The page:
Warnings raise ire of Hawaii ferry protesters
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By Derrick DePledge
Advertiser Government Writer
By Derrick DePledge
Children with boogie boards and surfboards who jumped into Nawiliwili Harbor on Kaua'i to confront the Hawaii Superferry last month prompted warnings by the Lingle administration that parents could be subject to child welfare investigations if it happens again.
The administration said the warnings, along with a list of more than a dozen possible criminal charges for illegal protests, are to inform parents of the consequences of violating federal security zones when the Superferry returns. The administration has stressed that legal protesters would not face any penalties.
But rather than diffuse tensions on Kaua'i, the warnings of potential child welfare investigations in particular have led to an emotional backlash. Several people on Kaua'i and on Internet blogs and discussion boards have seized on the warnings as an example of what they believe is the Lingle administration's overreaction to dissent.
"It's unprecedented that they've used child protective services as a political weapon, especially one to censor people, to censor their right to speak, to censor their right to protest," said Andrea Brower, an activist in Anahola who was among the protesters who went into the harbor to block the ferry.
"It's pretty telling how far the Lingle administration is willing to go to ensure that these private business owners get their way."
Keone Kealoha, director of Malama Kaua'i, said that warnings seem to be at the root of the administration's xresponse to the protests.
"It just seems, again, that they are escalating the consequences instead of listening to the concerns," he said.
The Coast Guard has established a federal security zone at Nawiliwili Harbor for Superferry voyages and has set aside a designated protest area off Kalapaki Beach. A separate security zone extends 100 yards around the ferry.
People could be charged with endangering the welfare of minors — with a possible year in jail and $2,000 fine — for knowingly risking a child's physical or mental welfare. Separate child welfare investigations could be initiated by the state Department of Human Services if parents place their children into the federal security zones or the path of the ferry.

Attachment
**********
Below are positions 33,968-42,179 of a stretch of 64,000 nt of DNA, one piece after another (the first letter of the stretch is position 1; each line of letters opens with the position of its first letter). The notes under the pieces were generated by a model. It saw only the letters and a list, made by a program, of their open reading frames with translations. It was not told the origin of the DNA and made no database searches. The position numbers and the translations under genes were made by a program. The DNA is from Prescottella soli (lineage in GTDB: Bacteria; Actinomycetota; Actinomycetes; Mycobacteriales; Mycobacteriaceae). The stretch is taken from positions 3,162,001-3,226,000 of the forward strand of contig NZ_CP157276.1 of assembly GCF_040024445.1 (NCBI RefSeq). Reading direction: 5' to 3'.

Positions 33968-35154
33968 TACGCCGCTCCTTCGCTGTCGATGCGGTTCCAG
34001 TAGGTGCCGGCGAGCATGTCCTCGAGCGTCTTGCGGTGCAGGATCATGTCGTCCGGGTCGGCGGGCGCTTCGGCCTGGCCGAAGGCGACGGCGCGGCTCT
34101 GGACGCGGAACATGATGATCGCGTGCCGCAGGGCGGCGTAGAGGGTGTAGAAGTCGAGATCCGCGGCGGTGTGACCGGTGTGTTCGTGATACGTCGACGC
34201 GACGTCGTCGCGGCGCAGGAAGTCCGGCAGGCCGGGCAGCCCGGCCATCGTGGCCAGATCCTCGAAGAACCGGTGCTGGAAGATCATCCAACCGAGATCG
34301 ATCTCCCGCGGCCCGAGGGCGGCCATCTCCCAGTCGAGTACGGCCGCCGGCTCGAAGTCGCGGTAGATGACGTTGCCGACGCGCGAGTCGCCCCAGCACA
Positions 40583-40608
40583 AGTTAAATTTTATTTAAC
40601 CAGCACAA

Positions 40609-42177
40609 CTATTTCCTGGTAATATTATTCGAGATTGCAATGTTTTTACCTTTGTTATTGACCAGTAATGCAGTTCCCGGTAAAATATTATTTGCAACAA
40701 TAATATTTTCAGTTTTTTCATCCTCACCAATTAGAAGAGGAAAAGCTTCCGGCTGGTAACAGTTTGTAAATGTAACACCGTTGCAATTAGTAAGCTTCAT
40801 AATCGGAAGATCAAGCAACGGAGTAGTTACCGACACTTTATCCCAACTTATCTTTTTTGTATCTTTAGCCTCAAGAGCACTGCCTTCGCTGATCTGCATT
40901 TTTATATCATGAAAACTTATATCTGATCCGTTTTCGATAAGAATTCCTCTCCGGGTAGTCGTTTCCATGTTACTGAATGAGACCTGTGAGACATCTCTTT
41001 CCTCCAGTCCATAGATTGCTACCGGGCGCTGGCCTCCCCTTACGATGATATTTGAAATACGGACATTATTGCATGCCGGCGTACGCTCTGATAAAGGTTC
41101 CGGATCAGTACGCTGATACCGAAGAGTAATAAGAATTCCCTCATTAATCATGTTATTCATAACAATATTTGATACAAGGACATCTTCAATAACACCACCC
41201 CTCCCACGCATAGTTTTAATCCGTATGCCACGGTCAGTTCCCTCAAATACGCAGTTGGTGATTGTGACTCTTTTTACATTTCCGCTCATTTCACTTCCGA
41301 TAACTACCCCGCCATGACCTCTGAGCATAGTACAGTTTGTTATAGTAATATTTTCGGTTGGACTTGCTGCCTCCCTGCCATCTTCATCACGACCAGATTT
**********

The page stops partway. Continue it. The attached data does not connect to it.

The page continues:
Children themselves could be charged in Family Court if they break the law at protests.
Lillian Koller, the director of the state Department of Human Services, said parents would face possible child welfare investigations only if they were arrested at protests and their children were going to be left alone or if they knowingly allowed their children to violate the federal security zones or otherwise break the law.
Koller said some parents may not know their children are protesting and likely would not be investigated if their children were arrested. But she said "it's very different than if the parents know about it, encourage it and physically assist the child in putting the child in front of a moving ship or catamaran."
Koller said legal protesters would not be investigated.
"If parents are abiding by the safety zone, if they are expressing themselves legally in the safety zone, there would absolutely be no investigation," she said.
The department has been working to provide more transparency in child welfare investigations, providing the targets and their families with letters and booklets outlining the process, legal rights, and the potential consequences. Koller acknowledged that in the past there was often mystery and fear surrounding the investigations.
Koller said the warning to protesters was an extension of transparency.
"It is important for people to know that there are these responsibilities that they have as parents and that we have as a state agency in charge of child protective services to make sure children are not unnecessarily subjected to harm," Koller said.
'AN UNEASY FEELING'
State Sen. Suzanne Chun Oakland, D-13th (Kalihi, Nu'uanu), who supports the Superferry, said parents should not put their children into harm's way during protests or break the law themselves. But she said she would not have threatened parents with child welfare investigations.
"When I first heard about that I had an uneasy feeling," Chun Oakland said. "I wouldn't threaten, period."
State Senate Majority Leader Gary Hooser, D-7th (Kaua'i, Ni'ihau), called the prospect of child welfare investigations "unnecessarily heavy-handed."
"To use the threat of such action to enforce a political decision is just wrong," Hooser said.
State Senate Minority Leader Fred Hemmings, R-25th (Kailua, Waimanalo, Hawai'i Kai), said he believes that although protesters represent a minority view on the Superferry they helped bring the project "to a screeching halt" with their actions.
"People who do protest illegally have to be subject to the laws of the state of Hawai'i, including child endangerment. To say otherwise is wrong," Hemmings said.
Reach Derrick DePledge at firstname.lastname@example.org.